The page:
Sausage Party review

It’s not that hard to imagine how Seth Rogen and Evan Goldberg came up with the idea for this animated film about food. A herbal substance and a poorly ventilated room probably had something to do with it. Baked off their tits, they shared a selection of snacks, making "ah, don’t eat me!" voices while shovelling hotdogs and Twinkies into their mouths. Eventually, one of them would have said something along the lines of: "What if this slice of pizza could talk?" With the help of several more bong hits, they developed that concept into a whole supermarket filled with living goods that, for no real reason, just want to fuck each other.

In case you needed clarification, Sausage Party is not a film for kids. It’s the adult answer to Toy Story, where instead of sweet, innocent playthings, we have aisles of foul-mouthed foods that look up to us humans as gods. It’s their dream to be purchased and taken to the Great Beyond, the world that exists outside the supermarket doors. They have no idea, however, that when the human that buys them gets them home they’re going to be mercilessly devoured.

The hero of the story is a hotdog called Frank (voiced by Rogen), whose sole purpose is to bury himself deep inside his bun girlfriend, Brenda (Kristen Wiig). After conversing with a distraught pot of honey mustard that’s just been returned to the store, Frank starts to have an existential crisis. He wants to find out the truth before all of his friends are reduced to unidentifiable mush in someone’s mouth.

If you’re an observant motherfucker, you will have identified the obvious religious satire here. But just for good measure, Rogen and Goldberg reiterate it as if it’s a totally original and complex idea; Frank tries to convince the others that they shouldn’t believe in the Great Beyond without any physical evidence. It’s the sort of message South Park would have conveyed about 20 years ago, but with a lot more subtlety and finesse. Racial stereotypes for different foods are also a predictable move, but a lavash yearning for his 77 bottles of virgin olive oil is undeniably funny.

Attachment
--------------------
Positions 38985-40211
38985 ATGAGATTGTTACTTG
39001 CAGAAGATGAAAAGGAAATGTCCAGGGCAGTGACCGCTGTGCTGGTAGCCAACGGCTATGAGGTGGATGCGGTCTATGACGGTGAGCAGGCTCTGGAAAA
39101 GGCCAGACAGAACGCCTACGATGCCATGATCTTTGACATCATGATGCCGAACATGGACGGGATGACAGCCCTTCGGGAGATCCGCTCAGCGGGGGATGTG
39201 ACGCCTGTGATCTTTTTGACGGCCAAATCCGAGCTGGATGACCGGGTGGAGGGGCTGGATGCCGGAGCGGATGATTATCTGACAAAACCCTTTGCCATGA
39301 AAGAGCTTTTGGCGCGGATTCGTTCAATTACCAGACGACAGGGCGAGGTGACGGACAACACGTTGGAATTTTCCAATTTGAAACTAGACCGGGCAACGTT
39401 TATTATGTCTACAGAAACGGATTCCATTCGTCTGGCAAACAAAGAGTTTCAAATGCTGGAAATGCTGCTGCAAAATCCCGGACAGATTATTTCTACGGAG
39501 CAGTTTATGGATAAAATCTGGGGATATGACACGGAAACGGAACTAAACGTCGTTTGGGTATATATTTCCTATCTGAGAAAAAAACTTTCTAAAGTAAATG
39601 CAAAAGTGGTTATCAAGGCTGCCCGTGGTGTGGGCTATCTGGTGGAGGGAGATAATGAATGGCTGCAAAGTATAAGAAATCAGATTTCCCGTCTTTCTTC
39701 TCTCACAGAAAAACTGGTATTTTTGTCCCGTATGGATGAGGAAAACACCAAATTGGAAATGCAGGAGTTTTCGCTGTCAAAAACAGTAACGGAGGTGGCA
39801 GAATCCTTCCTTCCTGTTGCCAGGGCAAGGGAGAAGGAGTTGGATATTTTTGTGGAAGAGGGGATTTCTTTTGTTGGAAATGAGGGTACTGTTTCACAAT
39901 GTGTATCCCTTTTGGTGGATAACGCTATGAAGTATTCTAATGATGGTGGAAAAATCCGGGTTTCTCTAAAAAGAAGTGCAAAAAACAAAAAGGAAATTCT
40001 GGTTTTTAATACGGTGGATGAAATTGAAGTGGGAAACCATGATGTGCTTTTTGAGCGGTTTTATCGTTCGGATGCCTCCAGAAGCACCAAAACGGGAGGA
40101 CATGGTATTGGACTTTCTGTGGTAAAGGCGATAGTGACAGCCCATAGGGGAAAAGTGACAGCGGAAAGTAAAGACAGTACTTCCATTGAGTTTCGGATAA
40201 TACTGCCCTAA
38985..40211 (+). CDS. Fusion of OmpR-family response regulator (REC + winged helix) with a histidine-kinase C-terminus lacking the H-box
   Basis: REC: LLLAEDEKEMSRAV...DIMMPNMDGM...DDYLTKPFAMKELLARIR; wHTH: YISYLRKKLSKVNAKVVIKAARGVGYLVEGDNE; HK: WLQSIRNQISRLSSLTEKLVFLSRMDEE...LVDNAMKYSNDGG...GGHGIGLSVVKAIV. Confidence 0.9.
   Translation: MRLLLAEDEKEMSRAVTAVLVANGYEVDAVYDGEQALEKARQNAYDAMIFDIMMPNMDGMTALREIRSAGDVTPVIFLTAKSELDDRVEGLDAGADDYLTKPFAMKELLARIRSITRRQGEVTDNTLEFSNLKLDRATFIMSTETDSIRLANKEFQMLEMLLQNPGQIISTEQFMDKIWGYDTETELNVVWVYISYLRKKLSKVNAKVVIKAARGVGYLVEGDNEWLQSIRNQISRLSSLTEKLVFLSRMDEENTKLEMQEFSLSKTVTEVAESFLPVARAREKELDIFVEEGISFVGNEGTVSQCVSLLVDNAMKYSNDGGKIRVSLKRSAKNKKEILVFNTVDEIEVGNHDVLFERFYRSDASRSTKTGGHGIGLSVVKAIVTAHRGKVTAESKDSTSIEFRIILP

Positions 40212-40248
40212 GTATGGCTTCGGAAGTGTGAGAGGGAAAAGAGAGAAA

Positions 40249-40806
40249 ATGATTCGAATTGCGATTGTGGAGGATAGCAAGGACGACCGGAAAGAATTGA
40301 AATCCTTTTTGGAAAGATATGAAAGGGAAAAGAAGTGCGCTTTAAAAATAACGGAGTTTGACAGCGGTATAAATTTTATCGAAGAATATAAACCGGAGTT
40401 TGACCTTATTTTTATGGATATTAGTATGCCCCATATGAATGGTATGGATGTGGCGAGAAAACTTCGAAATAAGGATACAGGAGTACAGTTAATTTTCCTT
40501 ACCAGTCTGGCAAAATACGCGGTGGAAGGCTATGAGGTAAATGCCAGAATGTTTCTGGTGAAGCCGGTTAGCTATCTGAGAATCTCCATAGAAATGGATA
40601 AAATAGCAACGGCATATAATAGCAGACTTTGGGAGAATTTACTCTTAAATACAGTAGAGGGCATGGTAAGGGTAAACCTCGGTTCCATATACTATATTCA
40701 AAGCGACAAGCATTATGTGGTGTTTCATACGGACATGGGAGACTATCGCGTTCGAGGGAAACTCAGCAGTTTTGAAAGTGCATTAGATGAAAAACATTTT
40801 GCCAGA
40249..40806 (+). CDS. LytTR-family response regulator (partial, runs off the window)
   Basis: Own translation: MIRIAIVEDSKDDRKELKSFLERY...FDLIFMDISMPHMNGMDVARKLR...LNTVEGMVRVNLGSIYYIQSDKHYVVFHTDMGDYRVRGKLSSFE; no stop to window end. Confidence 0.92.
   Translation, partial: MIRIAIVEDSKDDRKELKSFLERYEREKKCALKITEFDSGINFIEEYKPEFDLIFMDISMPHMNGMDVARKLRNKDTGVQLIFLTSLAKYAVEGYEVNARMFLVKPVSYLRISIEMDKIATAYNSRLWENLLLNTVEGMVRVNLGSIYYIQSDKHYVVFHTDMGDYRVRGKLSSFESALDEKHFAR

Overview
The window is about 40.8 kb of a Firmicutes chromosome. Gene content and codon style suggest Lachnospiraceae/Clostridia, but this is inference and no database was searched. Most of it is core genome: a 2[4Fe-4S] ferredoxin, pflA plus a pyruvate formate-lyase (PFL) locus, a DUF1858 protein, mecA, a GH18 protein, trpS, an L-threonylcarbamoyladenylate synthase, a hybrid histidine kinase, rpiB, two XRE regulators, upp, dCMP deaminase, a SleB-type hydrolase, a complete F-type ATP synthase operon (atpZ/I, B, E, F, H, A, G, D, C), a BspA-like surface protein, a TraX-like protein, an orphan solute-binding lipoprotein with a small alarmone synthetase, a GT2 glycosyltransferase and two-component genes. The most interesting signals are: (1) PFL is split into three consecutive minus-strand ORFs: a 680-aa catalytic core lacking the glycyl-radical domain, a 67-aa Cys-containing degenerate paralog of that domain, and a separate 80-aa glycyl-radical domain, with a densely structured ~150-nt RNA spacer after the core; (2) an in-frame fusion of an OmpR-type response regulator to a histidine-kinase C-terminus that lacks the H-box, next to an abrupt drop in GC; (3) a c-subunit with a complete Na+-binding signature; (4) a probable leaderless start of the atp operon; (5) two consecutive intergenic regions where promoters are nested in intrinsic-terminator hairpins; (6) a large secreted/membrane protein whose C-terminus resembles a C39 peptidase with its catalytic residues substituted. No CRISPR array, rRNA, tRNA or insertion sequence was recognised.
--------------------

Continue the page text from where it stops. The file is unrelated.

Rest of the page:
Despite all of this, Sausage Party relies neither on its satire nor its swearing groceries, which wears off almost instantly after Jonah Hill’s hotdog drops the C-word in the first 10 minutes. It’s the unrelenting filth that really provides the sphincter-splitting laughs: a giant douche that wants to ram itself up a vagina, a lesbian taco that wants to taste Brenda’s bun, and a rather traumatic scene involving a condom. It gives a whole new meaning to "food porn".

When it's not pretending to be something cleverer and embarrassing itself like someone who's just learnt a new word but keeps misusing it, Sausage Party produces more entertaining filth than the underside of a Burger King counter.

• Chris Edwards is the editor of CineWipe. He tweets @CineWipe

EXTRAS: There's the Good Food Gag Reel (7:29), which has footage of the voice actors fluffing their lines and breaking up; the featurette Shock And Awe: How Did This Get Made? (5:11); the featurette The Booth (9:28), which goes behind the scenes at the voice recordings; the featurette Line-O-Rama (4:57), which has the actors trying out different lines for a scene; the featurette The Great Beyond (4:01), which talks about the film's music; the featurette Art of The Pitch (2:33); and Seth Rogen's Animation Imaginatorium (1:05), a trailer done as a pisstake of Walt Disney.

Chris Edwards

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